Let me digress from the book for a moment. Having spent a lot of time dealing with a wide array of issues – large and small – I really don’t have any time for the ill-informed armchair pontification that accompanies a reputational issue. Anyone who has been embroiled in a real issue knows that it’s complex, challenging and often surprising. To think that someone sitting comfortably in their pajamas with no knowledge beyond what they’re reading on Twitter – and often not even that level of knowledge – can judge someone’s work is just wrong. In my opinion these ‘pundits’ are the PR profession’s equivalent of ambulance chasers.

Back to the book.

While the author does paint a great picture of the changes taking place that impact how effectively you can manage an issue, there are some things I don’t agree with.

For example, Dezenhall believes that ‘social media is of marginal value and often a disaster’ in crisis management. I both agree and disagree with him. I think it’s becoming increasingly difficult to decide when and more importantly when not to engage in social media, but I don’t agree it’s not a tool or channel that can help in the right circumstance – of course correctly identifying that timing and circumstance is the key.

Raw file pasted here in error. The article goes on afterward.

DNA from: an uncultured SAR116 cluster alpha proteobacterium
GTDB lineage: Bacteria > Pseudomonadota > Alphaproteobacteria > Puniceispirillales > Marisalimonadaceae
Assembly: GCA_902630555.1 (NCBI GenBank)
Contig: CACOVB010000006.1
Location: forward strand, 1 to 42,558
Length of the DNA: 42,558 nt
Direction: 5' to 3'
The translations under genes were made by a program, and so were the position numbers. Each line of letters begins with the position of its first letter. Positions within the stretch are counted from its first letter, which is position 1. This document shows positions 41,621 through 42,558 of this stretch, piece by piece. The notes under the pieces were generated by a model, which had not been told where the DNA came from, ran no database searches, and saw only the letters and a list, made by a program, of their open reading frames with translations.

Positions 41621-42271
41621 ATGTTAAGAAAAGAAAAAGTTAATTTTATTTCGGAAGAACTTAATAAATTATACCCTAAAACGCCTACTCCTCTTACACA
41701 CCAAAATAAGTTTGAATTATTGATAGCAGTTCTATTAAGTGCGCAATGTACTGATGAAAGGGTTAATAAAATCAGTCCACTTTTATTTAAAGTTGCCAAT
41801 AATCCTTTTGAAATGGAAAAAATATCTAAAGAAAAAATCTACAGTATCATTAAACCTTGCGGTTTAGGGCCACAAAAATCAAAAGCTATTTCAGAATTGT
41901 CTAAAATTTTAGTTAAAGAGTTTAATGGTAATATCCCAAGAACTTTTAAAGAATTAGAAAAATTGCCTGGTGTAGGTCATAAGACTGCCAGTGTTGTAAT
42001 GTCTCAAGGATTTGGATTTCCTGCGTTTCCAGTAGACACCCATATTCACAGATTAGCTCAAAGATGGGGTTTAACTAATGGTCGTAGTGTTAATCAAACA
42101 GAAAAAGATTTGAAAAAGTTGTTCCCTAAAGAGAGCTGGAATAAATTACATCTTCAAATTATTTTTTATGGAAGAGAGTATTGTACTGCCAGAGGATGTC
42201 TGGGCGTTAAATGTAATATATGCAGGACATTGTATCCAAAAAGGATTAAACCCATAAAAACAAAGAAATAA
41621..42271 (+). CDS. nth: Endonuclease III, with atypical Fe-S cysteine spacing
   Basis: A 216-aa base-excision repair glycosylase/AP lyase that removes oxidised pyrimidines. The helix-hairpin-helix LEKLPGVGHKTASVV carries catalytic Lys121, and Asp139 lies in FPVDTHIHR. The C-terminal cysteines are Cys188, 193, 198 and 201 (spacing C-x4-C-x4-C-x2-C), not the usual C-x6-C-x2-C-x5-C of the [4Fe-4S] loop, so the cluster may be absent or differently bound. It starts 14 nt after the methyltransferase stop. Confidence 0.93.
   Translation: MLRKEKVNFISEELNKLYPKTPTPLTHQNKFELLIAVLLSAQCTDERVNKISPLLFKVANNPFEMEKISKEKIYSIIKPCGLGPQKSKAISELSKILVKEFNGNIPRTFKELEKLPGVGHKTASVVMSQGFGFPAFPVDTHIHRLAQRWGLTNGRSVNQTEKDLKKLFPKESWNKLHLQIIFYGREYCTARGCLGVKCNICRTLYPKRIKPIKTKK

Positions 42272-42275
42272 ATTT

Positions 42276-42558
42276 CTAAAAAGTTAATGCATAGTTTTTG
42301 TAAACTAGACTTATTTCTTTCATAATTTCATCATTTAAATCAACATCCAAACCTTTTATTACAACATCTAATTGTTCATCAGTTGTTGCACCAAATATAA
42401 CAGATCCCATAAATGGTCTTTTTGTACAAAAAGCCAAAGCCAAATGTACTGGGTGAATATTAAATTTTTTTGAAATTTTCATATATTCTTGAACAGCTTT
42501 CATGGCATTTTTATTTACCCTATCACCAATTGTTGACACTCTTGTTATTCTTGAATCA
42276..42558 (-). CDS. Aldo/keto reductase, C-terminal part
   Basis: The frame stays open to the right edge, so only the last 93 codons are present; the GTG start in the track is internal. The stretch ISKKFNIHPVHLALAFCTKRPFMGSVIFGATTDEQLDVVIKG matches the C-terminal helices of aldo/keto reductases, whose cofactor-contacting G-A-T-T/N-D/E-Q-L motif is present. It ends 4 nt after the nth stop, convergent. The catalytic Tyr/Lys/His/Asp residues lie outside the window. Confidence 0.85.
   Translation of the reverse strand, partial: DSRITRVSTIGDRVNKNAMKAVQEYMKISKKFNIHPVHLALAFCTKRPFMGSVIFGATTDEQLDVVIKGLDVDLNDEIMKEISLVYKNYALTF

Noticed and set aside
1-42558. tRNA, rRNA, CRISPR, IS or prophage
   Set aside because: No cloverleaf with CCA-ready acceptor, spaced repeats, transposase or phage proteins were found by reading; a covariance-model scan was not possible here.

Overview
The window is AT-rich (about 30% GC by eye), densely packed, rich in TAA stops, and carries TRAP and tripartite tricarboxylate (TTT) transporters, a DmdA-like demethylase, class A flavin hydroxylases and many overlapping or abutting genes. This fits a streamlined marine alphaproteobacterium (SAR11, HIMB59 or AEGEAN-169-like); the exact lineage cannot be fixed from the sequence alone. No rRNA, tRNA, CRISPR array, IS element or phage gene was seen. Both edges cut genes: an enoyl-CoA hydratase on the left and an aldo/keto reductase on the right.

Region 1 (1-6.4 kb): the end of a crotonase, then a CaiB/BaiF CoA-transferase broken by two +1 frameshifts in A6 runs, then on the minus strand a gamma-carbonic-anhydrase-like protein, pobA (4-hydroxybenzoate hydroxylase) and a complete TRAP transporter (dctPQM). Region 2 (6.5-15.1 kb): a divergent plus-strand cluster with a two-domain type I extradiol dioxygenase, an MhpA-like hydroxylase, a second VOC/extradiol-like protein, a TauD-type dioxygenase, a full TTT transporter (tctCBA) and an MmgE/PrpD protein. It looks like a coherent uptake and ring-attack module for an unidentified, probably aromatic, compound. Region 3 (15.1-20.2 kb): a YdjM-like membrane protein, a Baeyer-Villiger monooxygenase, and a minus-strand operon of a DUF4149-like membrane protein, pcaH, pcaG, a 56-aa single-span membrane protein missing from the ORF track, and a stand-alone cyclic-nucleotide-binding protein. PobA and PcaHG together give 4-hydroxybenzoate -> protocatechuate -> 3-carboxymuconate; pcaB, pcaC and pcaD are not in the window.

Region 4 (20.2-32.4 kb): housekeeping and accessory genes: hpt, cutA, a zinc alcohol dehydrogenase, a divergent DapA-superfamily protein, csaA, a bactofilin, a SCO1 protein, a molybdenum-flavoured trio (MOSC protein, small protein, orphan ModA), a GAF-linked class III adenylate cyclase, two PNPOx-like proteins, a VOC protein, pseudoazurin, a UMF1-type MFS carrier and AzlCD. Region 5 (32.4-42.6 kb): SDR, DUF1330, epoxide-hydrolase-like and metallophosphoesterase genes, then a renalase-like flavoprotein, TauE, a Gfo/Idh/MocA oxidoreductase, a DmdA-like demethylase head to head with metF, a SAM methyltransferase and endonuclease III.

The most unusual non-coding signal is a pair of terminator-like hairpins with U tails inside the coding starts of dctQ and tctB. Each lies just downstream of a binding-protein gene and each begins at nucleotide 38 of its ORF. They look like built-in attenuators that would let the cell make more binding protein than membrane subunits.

He also believes there is no ‘trust bank’ and that commitments like Corporate Social Responsibility (CSR) while worthwhile, do not inoculate against controversy. I agree that operating responsibly doesn’t give you a ‘get out of jail free’ card, but I’d also point out that if a company is committed to shared value, operating responsibly and meeting its commitments, it inherently reduces risk through more responsible decision making which in turn will aid organizational recovery.

There is always a risk when you’re reading a book about how the world of crisis communications is changing that you’ll finish it having lost all hope.

But there is hope. The world has changed. We deal with more issues today than ever before. Every issue is different, every issue has different dynamics,  we no longer have the luxury of a simple cookie cutter approach to successfully addressing an issue. Instead we must evaluate each issue on its own merits and act accordingly – in the knowledge that success is not guaranteed.

Glass Jaw is a welcome addition to this discussion. Just don’t be too depressed reading it. It’s not that bad :).

Book Review: Onward… eventually

I limit the number of books I agree to review because I always have a long queue of books to read, and I find that agreeing to review a book changes my relationship with it from being a joy of exploration, to yet another task to be completed – a task that’s now four months overdue…

However, when Katarina Hicks from Fortier Public Relations got in touch about the latest Howard Schultz book – Onward – I made an exception.